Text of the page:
I (Aubrey) must confess that initially I was concerned about using a research approach. Would it turn some pastors off? Would it confuse others who aren’t familiar with the terminology? We realize that the average leader isn’t as interested in the research itself and how it was done but in the results. Therefore we’ve tried to be careful not to overwhelm our readers with research terminology, statistical studies, and other concepts and have put some of our findings in the appendixes and endnotes.

Using a research approach has turned out to be a delightful process of exploration resulting in exciting discoveries. The differences in God’s leaders and the ways he has wired them to lead his church are most exciting and can really make a difference. We’ve discovered much about how he’s wired us for ministry as well.

We have several suggestions for how you can get the most out of this book.

If you’re a senior pastor or the point person of a parachurch ministry, you should work through the material on your own as it asks some hard questions that you might not be ready to answer in a group.

Before working your way through this material with your key leaders, such as the staff and the board, consider the vulnerability of these people and their willingness to speak out honestly and lovingly on the material. Then it would be your call as to whether you work through the material together.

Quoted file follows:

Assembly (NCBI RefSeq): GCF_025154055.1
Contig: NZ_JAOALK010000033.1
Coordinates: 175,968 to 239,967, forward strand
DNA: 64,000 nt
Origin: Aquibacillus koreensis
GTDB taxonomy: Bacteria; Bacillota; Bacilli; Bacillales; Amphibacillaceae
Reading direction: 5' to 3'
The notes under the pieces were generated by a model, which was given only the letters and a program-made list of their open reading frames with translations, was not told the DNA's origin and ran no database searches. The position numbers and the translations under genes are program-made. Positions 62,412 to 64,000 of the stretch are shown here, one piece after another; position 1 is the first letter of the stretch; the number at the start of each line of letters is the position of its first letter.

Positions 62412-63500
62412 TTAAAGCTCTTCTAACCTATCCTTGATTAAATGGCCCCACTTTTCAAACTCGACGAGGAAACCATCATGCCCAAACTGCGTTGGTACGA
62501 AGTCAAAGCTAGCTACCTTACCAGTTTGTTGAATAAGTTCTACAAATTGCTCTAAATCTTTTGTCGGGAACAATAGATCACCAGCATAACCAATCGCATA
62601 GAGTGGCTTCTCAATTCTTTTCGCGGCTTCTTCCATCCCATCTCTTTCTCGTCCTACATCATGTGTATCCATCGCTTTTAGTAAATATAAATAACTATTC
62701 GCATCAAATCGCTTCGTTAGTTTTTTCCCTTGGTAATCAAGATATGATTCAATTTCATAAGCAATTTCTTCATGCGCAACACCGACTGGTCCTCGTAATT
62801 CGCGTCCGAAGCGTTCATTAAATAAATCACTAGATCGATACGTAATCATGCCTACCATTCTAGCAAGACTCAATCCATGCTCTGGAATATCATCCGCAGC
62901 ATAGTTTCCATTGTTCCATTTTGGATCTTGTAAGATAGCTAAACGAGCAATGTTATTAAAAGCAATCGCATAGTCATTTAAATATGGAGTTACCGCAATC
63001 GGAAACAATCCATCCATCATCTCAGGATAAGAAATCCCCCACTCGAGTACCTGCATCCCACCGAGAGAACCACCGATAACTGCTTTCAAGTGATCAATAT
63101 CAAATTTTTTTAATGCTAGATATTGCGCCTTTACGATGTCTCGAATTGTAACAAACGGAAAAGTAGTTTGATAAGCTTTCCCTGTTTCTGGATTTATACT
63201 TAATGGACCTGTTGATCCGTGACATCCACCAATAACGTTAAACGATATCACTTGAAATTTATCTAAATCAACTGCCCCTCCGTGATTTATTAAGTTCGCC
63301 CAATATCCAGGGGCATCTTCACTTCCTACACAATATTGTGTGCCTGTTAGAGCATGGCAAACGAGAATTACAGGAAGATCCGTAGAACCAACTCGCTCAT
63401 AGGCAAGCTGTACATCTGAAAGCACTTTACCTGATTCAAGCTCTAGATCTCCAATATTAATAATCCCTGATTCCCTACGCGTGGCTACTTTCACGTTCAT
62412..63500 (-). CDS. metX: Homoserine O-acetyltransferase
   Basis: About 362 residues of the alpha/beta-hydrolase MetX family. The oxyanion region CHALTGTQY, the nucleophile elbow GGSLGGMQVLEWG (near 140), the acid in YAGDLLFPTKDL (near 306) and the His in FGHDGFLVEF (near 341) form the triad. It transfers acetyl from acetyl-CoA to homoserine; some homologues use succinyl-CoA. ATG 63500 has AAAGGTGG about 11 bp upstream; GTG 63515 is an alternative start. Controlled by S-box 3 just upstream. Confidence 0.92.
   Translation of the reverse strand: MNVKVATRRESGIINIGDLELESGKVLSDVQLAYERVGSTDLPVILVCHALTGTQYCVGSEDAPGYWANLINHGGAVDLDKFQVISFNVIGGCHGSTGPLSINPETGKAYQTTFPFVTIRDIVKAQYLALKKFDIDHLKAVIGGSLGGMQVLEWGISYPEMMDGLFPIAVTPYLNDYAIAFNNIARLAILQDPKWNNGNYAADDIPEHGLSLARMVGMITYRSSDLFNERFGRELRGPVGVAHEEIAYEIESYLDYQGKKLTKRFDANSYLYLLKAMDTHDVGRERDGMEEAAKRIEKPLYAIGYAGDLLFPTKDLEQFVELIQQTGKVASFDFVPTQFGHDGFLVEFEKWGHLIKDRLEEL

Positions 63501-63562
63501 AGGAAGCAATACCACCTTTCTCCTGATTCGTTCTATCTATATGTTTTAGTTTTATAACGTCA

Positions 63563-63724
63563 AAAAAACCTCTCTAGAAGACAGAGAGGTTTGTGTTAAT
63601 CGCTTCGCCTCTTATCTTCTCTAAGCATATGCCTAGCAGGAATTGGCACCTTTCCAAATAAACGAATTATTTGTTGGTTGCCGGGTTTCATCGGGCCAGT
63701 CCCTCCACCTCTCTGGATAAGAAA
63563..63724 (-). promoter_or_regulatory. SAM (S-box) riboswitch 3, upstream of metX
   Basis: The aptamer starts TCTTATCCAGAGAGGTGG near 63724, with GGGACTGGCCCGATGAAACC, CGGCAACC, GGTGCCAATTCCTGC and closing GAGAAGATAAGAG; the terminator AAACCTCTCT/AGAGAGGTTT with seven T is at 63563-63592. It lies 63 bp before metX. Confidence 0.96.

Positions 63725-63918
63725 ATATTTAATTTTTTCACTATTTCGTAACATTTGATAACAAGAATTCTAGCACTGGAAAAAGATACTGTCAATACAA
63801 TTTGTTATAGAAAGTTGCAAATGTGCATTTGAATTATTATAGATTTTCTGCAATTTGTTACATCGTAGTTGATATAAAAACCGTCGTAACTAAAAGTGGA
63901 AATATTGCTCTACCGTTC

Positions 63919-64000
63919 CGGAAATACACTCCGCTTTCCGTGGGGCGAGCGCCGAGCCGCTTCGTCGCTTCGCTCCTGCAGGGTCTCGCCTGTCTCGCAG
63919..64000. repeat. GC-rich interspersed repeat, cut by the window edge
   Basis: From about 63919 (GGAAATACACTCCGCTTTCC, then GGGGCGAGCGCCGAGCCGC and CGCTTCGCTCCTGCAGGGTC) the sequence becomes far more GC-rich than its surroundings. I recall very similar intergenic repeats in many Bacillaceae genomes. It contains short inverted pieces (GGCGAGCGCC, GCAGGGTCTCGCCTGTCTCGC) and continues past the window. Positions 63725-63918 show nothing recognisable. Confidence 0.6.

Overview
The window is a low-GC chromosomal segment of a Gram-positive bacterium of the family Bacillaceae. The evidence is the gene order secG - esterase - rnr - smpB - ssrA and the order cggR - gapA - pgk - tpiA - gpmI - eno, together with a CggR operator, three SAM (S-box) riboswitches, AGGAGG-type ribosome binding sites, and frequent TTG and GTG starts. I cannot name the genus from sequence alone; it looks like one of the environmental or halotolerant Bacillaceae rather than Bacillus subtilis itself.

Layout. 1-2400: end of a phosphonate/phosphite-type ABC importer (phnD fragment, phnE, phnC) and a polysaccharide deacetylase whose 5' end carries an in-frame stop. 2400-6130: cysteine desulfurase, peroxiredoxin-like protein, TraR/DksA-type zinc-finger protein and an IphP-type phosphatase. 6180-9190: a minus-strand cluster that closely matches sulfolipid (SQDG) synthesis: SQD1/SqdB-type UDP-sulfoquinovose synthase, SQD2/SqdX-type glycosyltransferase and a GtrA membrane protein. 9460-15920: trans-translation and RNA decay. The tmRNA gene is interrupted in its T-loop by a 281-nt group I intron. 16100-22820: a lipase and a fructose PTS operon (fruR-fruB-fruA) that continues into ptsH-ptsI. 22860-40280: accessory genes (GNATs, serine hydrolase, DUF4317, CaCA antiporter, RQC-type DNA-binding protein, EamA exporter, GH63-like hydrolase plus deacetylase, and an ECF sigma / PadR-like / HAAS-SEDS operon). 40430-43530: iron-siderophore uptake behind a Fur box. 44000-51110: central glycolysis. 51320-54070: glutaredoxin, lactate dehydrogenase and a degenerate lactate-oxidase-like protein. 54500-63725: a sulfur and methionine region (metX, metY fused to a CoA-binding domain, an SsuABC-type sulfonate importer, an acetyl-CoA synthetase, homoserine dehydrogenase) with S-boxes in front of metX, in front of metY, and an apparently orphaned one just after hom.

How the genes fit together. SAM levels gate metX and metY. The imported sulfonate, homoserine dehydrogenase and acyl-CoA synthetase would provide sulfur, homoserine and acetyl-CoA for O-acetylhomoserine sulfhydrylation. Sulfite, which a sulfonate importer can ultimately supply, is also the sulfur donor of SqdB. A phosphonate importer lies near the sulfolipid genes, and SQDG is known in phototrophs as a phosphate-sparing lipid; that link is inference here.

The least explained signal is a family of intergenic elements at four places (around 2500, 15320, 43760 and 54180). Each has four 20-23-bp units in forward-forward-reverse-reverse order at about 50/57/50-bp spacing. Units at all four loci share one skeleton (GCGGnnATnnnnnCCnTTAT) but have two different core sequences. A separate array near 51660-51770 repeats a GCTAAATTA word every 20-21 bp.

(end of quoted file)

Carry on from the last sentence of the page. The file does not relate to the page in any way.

If you are attempting to lead a church through revitalization, you should work through the material with your leaders after you’ve read through it at least once. Again, be prepared for resistance on the part of some of your people.

If you’re a leader in a denomination, midlevel judicatory (for the purposes of this book defined as a subgroup of churches in a denomination or association of churches, often called districts, associations, or presbyteries), network, or conference, this material can be extremely important to you, as outlined in chapter 14. Early in the twenty-first century, such organizations, like their churches, are struggling for viability. Younger pastors in particular are asking why they should be loyal to or a part of these groups. However, we will proclaim that for such ministries this material can mean a new day! You may use it to counsel pastors under your leadership or help churches to find the right person for their ministries.